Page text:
DARIEN CENTER — Cars and buses will travel by the hundreds down Alleghany Road (Route 77) this weekend carrying thrill-seekers eager for their next rush of adrenaline. They’ll have their eyes set on the towering hills of the Ride of Steel, the rushing waters of the RipCurl Racer and the slow turn of the Giant Wheel.
What they probably won’t notice is a ride relegated to an empty lot across the street, one that has been rusting and rotting there for more than a decade.
Darien Lake Theme Park is set to open for its 54th season on Saturday. The park, dubbed the roller-coaster capital of New York State, boasts seven coasters, but an eighth, Batman: The Escape, has been mothballed since being transported here in 2006.
The coaster, originally called Shockwave, was built in 1986 for Six Flags Magic Mountain in Valencia, Calif. It was one of the first stand-up coasters in the world. Each train could carry five rows of four passengers for a 2 minute, 18 second ride that reached a top speed of 55 mph. If installed, it would be the second fastest coaster at Darien Lake. But it won’t be. Ever.
Batman is destined to remain out of sight.
“We have no plans of erecting that ride,” said Chris Thorpe, general manager of Darien Lake.
The saga began in 2006 when Six Flags moved two rides — Big Kahuna and Batman: The Escape — from AstroWorld in Houston to Darien Lake. Big Kahuna, a giant tube slide, was installed in the water park, but Batman was placed in storage with plans for a later installation. Then Six Flags announced just one month into the 2006 season that it was looking to sell Darien Lake and eight other parks. PARC Management purchased Darien Lake in 2007 and removed all references of DC Comics characters — Superman: The Ride of Steel was renamed The Ride of Steel — from the park. Plans to install Batman never re-surfaced.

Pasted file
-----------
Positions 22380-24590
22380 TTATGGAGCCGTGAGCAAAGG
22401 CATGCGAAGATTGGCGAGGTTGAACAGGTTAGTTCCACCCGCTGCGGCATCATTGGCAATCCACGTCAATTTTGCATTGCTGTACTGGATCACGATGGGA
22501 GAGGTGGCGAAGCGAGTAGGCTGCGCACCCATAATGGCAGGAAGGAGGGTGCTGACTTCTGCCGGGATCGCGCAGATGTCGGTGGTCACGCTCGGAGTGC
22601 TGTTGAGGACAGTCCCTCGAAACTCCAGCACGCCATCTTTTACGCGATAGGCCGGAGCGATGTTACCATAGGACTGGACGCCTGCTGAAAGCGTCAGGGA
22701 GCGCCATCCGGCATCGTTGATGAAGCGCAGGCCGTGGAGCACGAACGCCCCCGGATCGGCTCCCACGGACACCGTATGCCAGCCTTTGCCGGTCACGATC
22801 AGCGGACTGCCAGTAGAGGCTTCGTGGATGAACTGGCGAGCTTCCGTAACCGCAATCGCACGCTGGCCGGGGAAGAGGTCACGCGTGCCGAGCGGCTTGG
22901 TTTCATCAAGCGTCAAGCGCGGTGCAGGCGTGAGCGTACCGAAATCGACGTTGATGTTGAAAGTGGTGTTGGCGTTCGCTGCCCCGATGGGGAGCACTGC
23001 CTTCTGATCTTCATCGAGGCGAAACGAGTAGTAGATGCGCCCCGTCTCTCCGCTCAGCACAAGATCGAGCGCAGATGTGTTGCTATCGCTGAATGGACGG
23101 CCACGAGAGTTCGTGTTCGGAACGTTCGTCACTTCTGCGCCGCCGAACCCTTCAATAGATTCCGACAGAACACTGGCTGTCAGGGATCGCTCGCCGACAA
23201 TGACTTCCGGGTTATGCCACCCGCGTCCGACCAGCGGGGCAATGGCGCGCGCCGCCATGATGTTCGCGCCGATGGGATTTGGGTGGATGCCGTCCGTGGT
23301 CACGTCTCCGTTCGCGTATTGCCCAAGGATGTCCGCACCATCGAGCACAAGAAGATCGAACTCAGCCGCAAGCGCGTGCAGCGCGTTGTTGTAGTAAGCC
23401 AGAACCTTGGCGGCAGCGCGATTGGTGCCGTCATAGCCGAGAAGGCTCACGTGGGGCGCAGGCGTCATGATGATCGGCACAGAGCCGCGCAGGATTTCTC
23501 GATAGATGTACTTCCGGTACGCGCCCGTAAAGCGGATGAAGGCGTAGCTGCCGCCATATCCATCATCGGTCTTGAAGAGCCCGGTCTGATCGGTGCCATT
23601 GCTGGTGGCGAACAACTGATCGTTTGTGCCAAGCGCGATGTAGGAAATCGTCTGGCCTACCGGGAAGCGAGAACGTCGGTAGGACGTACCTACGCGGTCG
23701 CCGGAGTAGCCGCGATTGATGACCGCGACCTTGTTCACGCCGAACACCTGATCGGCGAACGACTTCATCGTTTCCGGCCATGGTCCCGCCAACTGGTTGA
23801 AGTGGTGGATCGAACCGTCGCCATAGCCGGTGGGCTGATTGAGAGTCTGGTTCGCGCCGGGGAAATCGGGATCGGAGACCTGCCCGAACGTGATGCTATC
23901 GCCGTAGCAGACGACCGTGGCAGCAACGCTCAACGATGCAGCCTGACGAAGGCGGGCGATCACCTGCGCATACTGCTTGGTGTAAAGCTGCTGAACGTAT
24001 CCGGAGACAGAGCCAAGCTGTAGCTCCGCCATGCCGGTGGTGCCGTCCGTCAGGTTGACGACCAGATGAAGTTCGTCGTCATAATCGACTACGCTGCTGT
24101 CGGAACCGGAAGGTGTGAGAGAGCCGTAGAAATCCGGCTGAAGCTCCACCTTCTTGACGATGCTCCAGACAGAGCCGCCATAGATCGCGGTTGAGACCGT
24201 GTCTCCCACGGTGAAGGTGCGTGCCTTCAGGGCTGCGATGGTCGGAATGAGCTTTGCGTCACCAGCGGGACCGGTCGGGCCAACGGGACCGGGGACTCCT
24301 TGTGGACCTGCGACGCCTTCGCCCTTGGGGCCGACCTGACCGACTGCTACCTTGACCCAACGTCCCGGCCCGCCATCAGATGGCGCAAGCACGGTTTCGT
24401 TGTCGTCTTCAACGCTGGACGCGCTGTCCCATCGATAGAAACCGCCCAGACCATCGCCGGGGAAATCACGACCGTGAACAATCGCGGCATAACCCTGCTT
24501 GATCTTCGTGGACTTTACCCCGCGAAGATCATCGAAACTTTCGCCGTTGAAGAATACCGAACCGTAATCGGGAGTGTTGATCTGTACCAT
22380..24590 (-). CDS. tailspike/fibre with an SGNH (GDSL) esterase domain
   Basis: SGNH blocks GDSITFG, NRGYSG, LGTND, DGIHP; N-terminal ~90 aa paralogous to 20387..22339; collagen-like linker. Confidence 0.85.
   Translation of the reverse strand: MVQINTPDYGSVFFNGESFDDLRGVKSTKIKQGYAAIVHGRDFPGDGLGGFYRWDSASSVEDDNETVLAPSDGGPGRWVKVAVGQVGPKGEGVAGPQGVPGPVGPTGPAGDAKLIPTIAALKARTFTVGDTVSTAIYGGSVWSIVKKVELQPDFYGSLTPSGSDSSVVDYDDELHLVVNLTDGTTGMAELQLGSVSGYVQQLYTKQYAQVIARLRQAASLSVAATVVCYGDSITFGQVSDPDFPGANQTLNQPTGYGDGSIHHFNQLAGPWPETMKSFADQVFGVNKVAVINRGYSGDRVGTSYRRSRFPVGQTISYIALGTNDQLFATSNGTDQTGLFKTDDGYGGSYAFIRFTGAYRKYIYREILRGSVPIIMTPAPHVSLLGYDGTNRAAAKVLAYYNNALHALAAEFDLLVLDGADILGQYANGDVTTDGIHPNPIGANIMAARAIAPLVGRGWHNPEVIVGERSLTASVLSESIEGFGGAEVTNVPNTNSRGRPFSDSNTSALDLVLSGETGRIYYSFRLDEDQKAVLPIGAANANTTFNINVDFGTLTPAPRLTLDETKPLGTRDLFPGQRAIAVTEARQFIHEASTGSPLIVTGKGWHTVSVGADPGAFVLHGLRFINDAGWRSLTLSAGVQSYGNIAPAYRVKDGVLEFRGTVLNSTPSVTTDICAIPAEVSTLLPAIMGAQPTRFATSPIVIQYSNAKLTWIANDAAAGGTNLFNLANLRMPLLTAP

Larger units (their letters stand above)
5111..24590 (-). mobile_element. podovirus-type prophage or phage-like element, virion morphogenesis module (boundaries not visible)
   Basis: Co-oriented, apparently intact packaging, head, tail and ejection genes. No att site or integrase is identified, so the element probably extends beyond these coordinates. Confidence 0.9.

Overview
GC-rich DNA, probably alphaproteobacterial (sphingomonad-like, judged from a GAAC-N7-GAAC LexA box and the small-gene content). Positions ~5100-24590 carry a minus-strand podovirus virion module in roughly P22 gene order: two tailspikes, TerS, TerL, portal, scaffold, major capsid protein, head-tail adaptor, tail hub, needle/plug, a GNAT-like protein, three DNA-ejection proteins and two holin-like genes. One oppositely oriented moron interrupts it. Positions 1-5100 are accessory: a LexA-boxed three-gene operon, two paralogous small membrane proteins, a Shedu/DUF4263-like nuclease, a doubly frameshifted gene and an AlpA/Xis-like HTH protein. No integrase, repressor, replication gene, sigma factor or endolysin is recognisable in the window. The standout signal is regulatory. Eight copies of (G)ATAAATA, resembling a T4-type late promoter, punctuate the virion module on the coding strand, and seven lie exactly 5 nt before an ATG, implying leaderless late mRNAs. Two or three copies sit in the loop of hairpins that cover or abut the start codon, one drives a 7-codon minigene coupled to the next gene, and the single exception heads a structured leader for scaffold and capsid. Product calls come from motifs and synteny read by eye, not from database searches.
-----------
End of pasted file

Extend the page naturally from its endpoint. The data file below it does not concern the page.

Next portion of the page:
“It’s not necessarily in storage,” Thorpe explained. “We have the track of a ride from back in the Six Flags days. But none of the working components from the engines are here. It’s tough to call it in storage, because it’s just parts prepared to be moved or scrapped.”
The ride doesn’t exactly have a glorious history. Despite being a popular attraction at Six Flags Magic Mountain, it was considered a rough ride. It closed in 1988 and was relocated in 1990 to Six Flags Great Adventure in New Jersey, where it was plagued by technical difficulties. Two years later, it moved to Six Flags AstroWorld. That’s where it was rebranded Batman: The Escape.